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Techniques for being around drinkers...

April 1st, 2015 Mrs D's Blog

It’s definitely an extra layer of ‘hard’ for us sober people if we have to spend a lot of time around people who are boozing. I don’t most of the time, but every Easter we go away to spend 4-5 days with extended family in a remote location. It’s a holiday weekend that presents a unique set of challenges for me. Similar to Christmas but different. Christmas really only covers 2ish days and time spent around drinkers is broken up.

This Easter holiday is far more intense as it goes for a longer number of days and we are in a very isolated, enclosed location that you can get to only by boat. So there literally is no ‘escape’ other than to our bedroom. And given our family of 5 sleeps communally in one big room it’s hard for me to get much time out!

It’s everything you’d imagine a big family gathering to be. Chaos and fun and laughter and catching up and lots of chats and entertaining kids and activities and stuff. And lots of food and drink. Every day at 5 o’clock the drinks come out  (sometimes at lunch too), and it continues through the evening. There are more kids now than in previous years (all my siblings and cousins have been busy breeding!) so it’s less boozy than it used to be, but still the 5 o’clock habit is there.

I’m the only sober person in our extended family which means I’m the only one who doesn’t touch alcohol ever, the only one who has gone (is going) through a recovery process, and the only one who sees the world through ‘sober eyes’ (so to speak).

I  don’t judge any of my family for drinking, I get what the appeal is. I did it myself with gay abandon for 20+ years! I just try to stay very focussed on me and my truth. That being I am infinitely more happy, calm and grounded now that I am no longer necking wine like it’s going out of fashion.

I once got so pissed at this Easter holiday I almost vomited at the dinner table and could hardly walk to my bed at the end of the night. That’s just one of a million pissed stories I could tell about myself. There is no doubt in my mind that things needed to change for me.

Since I’ve got sober I’ve had varying success at navigating my way through this Easter weekend. One year I felt shiny, sparkly-sober, newly-slim & invincible! One year I took every single alcoholic beverage consumed by another person as a personal slap in the face and raged at the situation privately in my room (with a pen and paper).

But now – finally – I think I’ve developed some good strategies that help me cope with the weekend, and I’m sharing them here in case they are useful for anyone else.

1) I tell myself to CHILL THE FUCK OUT about other people drinking and don’t let my thoughts start endlessly looping about how hard it can be to be around people whose brains are under the influence.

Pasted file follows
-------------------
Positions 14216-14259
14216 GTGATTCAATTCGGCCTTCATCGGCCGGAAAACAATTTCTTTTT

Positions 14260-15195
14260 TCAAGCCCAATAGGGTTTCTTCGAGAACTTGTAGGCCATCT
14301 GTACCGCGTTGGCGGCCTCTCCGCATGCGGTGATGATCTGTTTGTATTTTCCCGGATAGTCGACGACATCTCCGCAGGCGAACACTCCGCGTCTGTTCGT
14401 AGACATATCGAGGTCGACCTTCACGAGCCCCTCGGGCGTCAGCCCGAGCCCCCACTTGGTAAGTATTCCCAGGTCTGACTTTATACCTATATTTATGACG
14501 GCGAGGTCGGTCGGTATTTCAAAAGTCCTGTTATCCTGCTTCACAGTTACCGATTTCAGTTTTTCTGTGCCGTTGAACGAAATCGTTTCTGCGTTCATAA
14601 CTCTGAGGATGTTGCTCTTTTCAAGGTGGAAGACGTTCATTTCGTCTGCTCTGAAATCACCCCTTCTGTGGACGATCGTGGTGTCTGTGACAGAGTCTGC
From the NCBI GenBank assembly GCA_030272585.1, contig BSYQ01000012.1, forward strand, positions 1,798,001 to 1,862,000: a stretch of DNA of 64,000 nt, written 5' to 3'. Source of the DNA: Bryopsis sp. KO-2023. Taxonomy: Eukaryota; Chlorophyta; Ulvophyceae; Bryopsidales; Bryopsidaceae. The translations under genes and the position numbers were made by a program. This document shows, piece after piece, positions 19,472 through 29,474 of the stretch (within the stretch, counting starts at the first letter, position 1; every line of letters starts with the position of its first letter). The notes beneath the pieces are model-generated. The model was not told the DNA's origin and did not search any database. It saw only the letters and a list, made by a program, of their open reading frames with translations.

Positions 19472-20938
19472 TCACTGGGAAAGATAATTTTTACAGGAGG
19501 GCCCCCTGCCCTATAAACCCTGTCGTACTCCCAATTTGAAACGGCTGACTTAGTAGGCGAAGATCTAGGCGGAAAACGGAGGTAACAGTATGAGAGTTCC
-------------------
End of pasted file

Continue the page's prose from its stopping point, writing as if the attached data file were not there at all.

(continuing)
2) I pre-plan my non-alcoholic drinks and make sure that I make an effort to fix myself something nice. For my 5pm drinks ice cubes are a must, as is sliced lemon. This year I have asked my cousin (organising the meal plan, cooking roster & shopping) to get in mini bottles of soda water and limes (expensive but still cheaper than wine!) and I am taking the lavender sugar syrup that I made for the Easter ‘Drink of the Week’! I also travel with my own tea bags so I can make sure I have my favourite hot drinks in the mornings and evenings.

3) I take any moment I can to have a little ‘me’ time in my room or wherever I can. Even when sitting in a group I sometimes quietly ‘check in’ with myself.

4) I go to bed early! This was my big move last year and it worked really well. After dinner is over (usually quite late) and everyone is settling in for some more chatting or a game or whatever, I would announce ‘Night everyone I’m off to bed!’ and would head to our room to read a book by torch light (so not to wake the kids). No-one gave me shit for leaving, others sometimes peel away too. And I always felt so happy when I was lying down resting my lovely sober head on the pillow.

5) I consciously appreciate the mornings. I relish waking with a clear head, and a brain that isn’t wasting time feeling guilty or dysfunctional.

And this year there will be some new changes.

6) I’ll have this amazing site to check in with!!!!! I’ll keep monitoring the Members Feed throughout the days and updating/interacting with people here, so I’ll feel very connected to the online recovery community which will be AWESOME.

7) I will put together a Sober First Aid Kit thanks to @suek’s brilliant post from before Christmas. It will set me up to be my own Best Friend for the weekend.

8) I am still doing my Mindfulness Course from this book (and blogging about it daily here) so will need to find even more time during each day to follow the programme. I am seriously considering setting my alarm for 6am each morning so I can get up and do it before anyone else emerges. There is a tree house at the back of the property, am thinking I might go up there with a cup of tea each morning at the crack of dawn and do my meditations. Ha ha look who I am becoming!!!!!!!!!!!!!!!

Come on, you’ve got to admit that does sound nice. 6am. A quiet property. Early morning birdsong. Mug of favourite tea. Soothing voice of Mark Williams guiding me through some mindfulness exercises. A calmness and sense of pride that I am not lying in bed hungover feeling like utter garbage as I have so many times in the past.

Who needs booze? Not me.

Now I’ve just got to make sure I don’t overindulge on sugar.

Love, Mrs D xxx

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